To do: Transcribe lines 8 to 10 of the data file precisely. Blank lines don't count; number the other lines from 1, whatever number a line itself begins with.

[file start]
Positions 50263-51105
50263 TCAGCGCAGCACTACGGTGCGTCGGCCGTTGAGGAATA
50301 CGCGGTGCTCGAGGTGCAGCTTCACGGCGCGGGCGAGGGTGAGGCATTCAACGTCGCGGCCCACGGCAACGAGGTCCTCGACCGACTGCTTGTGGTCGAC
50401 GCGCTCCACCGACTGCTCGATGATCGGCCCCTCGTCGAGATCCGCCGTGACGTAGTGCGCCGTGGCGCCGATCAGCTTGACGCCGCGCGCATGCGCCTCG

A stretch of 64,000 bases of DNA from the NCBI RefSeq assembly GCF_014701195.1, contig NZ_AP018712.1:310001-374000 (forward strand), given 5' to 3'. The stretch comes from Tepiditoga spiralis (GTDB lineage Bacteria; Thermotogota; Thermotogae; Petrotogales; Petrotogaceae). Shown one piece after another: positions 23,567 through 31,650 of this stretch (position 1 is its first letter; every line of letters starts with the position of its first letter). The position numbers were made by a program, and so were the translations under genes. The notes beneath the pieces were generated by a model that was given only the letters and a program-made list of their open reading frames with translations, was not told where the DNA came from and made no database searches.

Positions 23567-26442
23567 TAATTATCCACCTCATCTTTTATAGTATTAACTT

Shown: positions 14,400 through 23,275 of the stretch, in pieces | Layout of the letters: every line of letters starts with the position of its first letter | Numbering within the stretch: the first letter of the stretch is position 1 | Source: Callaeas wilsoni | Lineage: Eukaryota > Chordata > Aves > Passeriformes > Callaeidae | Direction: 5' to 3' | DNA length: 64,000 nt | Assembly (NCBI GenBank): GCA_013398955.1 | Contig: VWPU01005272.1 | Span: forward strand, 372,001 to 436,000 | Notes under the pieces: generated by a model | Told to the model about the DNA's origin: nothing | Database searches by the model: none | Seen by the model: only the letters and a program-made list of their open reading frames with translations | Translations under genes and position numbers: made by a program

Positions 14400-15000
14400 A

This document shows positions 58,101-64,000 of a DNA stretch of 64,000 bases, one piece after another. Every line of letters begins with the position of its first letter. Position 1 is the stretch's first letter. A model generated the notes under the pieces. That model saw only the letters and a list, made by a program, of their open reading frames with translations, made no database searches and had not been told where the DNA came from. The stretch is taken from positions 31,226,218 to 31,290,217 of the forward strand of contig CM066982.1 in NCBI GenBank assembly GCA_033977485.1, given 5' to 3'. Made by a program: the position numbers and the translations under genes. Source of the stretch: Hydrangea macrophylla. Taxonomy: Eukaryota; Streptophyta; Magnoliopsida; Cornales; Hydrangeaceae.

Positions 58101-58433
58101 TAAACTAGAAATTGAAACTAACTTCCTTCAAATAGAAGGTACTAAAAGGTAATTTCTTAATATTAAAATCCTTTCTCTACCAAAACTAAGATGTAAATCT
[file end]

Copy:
Shown: positions 14,400 through 23,275 of the stretch, in pieces | Layout of the letters: every line of letters starts with the position of its first letter | Numbering within the stretch: the first letter of the stretch is position 1 | Source: Callaeas wilsoni | Lineage: Eukaryota > Chordata > Aves > Passeriformes > Callaeidae | Direction: 5' to 3' | DNA length: 64,000 nt | Assembly (NCBI GenBank): GCA_013398955.1 | Contig: VWPU01005272.1 | Span: forward strand, 372,001 to 436,000 | Notes under the pieces: generated by a model | Told to the model about the DNA's origin: nothing | Database searches by the model: none | Seen by the model: only the letters and a program-made list of their open reading frames with translations | Translations under genes and position numbers: made by a program

Positions 14400-15000
14400 A